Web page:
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There's already far, far, far fewer movie theatres in existence today than there were in the 50's, 60's, 70's, 80's and even 90's.

I foresee this trend continuing - I don't expect theatre-going to experience a resurgence at all. Most people don't feel the need for the expense and bother when they can see any movie they wish on a big widescreen high definition 5.1 sound unit in the safety and convenience of their own homes.

My expectation is that there will be fewer theatres 10 years from now than there are today.

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55 minutes ago, 37kitties said:

There's already far, far, far fewer movie theatres in existence today than there were in the 50's, 60's, 70's, 80's and even 90's.

I foresee this trend continuing - I don't expect theatre-going to experience a resurgence at all. Most people don't feel the need for the expense and bother when they can see any movie they wish on a big widescreen high definition 5.1 sound unit in the safety and convenience of their own homes.

My expectation is that there will be fewer theatres 10 years from now than there are today.

Like the old traveling stage shows, vaudeville, movie theaters had their day.

image5.png

 

Trivia..Movies (silent) did not kill vaudeville, talkies did.

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9 hours ago, 37kitties said:

 

 - I don't expect theatre-going to experience a resurgence at all. Most people don't feel the need for the expense and bother when they can see any movie they wish on a big widescreen high definition 5.1 sound unit in the safety and convenience of their own homes.

 

Quite fitting there is a song tribute to the experience. Lol, wouldn't it be nice one had the theater all to themselves! (oh one does today AT HOME)

 

(OMG! This turns 40 next year! :o)

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4 hours ago, 37kitties said:

There's already far, far, far fewer movie theatres in existence today than there were in the 50's, 60's, 70's, 80's and even 90's.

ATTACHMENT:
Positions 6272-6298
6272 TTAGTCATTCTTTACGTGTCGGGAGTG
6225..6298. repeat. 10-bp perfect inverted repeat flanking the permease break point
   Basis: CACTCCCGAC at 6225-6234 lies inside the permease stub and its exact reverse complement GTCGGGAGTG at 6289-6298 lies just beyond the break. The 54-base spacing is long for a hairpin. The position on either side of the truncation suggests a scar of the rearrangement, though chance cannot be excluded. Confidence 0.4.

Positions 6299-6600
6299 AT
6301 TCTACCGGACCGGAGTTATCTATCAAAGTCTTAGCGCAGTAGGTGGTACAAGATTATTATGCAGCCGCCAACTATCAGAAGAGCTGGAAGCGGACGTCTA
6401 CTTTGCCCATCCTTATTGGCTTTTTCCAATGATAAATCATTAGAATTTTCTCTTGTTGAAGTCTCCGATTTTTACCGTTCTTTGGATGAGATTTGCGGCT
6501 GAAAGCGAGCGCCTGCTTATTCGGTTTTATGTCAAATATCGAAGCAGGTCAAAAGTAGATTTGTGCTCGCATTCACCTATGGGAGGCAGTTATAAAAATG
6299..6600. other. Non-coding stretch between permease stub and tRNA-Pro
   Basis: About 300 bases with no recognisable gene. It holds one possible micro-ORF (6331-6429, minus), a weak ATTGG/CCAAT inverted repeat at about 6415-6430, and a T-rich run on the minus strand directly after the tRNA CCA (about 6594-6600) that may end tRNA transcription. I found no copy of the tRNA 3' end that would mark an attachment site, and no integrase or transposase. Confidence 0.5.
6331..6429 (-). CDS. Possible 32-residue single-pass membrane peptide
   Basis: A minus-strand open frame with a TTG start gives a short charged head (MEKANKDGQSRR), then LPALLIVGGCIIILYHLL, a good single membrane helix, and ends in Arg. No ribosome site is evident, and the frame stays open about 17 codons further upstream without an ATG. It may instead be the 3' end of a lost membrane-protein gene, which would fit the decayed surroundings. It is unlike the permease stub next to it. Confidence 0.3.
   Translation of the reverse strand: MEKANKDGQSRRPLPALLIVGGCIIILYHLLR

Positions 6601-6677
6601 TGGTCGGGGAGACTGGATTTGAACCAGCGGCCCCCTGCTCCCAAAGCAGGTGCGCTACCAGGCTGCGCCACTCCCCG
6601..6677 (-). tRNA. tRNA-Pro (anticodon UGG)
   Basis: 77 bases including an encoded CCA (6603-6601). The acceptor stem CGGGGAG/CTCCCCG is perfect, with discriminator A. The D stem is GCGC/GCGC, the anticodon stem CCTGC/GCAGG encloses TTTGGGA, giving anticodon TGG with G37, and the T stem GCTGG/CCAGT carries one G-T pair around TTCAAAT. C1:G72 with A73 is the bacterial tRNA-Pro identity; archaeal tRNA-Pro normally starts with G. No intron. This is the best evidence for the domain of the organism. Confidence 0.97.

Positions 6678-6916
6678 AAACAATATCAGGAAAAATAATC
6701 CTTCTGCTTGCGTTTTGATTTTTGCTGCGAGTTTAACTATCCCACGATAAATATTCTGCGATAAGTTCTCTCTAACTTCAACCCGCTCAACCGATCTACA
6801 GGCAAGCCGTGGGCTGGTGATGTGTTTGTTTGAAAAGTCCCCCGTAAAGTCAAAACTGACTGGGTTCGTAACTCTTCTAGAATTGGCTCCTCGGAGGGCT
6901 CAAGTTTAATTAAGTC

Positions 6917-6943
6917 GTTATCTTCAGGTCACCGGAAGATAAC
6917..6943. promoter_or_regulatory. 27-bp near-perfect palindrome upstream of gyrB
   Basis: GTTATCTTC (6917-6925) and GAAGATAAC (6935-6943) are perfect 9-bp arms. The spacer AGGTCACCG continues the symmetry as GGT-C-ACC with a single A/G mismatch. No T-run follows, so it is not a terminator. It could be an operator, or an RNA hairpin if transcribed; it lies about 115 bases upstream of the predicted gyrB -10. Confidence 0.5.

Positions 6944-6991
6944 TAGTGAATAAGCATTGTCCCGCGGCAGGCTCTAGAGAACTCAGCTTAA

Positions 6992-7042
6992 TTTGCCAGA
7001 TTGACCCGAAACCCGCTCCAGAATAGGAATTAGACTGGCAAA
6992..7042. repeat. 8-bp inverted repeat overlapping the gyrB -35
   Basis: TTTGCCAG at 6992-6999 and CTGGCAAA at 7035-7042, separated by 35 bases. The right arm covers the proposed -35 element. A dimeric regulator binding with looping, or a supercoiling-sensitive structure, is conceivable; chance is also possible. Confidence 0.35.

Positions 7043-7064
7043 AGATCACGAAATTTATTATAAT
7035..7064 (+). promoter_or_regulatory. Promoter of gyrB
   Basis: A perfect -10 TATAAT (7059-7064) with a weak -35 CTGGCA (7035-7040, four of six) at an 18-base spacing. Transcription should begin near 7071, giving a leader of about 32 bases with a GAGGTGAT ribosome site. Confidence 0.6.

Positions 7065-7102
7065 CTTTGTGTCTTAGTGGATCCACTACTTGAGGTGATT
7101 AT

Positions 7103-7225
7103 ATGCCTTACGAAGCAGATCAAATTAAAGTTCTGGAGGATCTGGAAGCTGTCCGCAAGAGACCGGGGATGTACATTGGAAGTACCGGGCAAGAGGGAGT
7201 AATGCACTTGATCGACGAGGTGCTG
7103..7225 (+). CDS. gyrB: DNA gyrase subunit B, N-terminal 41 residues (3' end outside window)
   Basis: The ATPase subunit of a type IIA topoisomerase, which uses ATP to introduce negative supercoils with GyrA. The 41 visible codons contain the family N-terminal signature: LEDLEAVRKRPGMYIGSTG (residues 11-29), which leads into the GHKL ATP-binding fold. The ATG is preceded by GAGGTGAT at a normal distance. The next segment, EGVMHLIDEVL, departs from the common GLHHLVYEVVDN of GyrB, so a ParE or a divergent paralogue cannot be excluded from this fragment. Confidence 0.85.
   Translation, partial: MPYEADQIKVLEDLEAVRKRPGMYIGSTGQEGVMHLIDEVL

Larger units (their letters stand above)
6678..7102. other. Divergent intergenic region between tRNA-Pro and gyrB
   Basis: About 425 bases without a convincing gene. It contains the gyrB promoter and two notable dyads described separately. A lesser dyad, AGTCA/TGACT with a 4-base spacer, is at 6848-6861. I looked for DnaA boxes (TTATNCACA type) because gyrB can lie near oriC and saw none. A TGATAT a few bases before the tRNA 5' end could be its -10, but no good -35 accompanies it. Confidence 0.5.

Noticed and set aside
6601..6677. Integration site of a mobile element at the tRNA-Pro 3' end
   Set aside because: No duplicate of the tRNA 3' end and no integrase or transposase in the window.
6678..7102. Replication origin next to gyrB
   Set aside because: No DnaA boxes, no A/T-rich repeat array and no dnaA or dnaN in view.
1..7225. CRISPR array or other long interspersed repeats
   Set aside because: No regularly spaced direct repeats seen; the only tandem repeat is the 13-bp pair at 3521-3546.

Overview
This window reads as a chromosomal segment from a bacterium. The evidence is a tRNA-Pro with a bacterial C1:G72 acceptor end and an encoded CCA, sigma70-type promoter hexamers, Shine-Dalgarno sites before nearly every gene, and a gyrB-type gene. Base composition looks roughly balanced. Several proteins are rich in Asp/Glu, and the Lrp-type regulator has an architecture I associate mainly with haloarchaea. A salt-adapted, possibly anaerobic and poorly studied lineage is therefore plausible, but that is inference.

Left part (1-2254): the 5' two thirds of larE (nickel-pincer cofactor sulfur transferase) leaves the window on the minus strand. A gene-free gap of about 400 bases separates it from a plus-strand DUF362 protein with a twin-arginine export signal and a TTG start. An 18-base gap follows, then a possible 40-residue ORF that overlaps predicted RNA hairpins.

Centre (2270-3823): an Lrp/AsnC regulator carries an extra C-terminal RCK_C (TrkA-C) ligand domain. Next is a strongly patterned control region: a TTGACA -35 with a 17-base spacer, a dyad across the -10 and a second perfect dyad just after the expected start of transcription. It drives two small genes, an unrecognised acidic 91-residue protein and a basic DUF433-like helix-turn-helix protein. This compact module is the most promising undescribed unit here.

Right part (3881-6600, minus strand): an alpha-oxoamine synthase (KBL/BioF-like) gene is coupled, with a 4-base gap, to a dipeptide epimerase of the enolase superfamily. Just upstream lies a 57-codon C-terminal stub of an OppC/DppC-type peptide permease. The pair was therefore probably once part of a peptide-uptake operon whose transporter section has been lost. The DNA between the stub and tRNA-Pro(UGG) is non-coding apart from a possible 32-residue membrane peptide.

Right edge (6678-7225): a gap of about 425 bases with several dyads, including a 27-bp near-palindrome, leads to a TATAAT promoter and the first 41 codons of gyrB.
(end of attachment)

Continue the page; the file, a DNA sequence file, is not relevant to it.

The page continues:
I foresee this trend continuing - I don't expect theatre-going to experience a resurgence at all. Most people don't feel the need for the expense and bother when they can see any movie they wish on a big widescreen high definition 5.1 sound unit in the safety and convenience of their own homes.

My expectation is that there will be fewer theatres 10 years from now than there are today.

Most of that is likely due to downtown real estate, and what USED to be the competition of megascreen cineplexes--As the growing concept of the "Event movie", and the studio-hyped need to create "Record-breaking weekends" for Harry Potter and Marvel gradually hypnotized the public out of the idea that you could go to a downtown movie in your hometown on Wednesday night just to get out of the house, and that you needed to acquire the movie at your one-stop shopping location.

I can recall every downtown mainstream theater that played downtown Boston throughout the 80's, and by the mid-90's, all of them were gone.  This was the 90's-00's, when movies were still popular, but you had to go to the suburbs to see them, until a crumbling downtown hotel across from the Commons was turned into a four-story 20-screen AMC cineplex.  Well, at least you could see movies again.   But the Charles, where I saw the Star Wars OT premiere, was now a Mass General hospital office, the 57 was no longer next to its two hotels, the Paris was no longer showing Woody Allen movies across from the Prudential building, the Exeter St., which helped create the Rocky Horror midnight show long before NY did, had long since become a bookstore, and the Pi Alley, hidden in the first floor of a parking garage, now had a Dunkin' Donuts in it.  The last first-run theater still standing was the Cheri, which always got the hit movies just up the hill from the convention hotels, and I always hated its seats.

My own town in the suburbs used to have five 2-3 screen theaters in the 80's-90's: One downtown, one in the college town, and three in the strip-malls by the groceries.  But then, around '97 (or was it '98?--What year did "Cutthroat Island" come out?) developers tried to awaken the off-the-beaten-track industrial-park fringe of town with a new 15-screen Plex, and bus service thereto, which at first played only the leftover second-runs, and then started to get more premieres...And then more, and more.  And then the downtown theaters started closing.

...It wasn't because of unpopularity, and we didn't have DVD yet.  😡

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Most of the theaters within driving distance of my house are 24 screen multiplexes (AMC, two Cinemarks).  The smaller multiplexes have been converted to other uses: a couple of them are churches, one became a dollar theater (10 screens), and a few became dine-in theaters (meals at your seat, with wait service).   Some of them have been razed.

The area in which I live is too new to have old-school, single screen theaters.  The area wasn't developed until after the rise of the multi-screen theaters.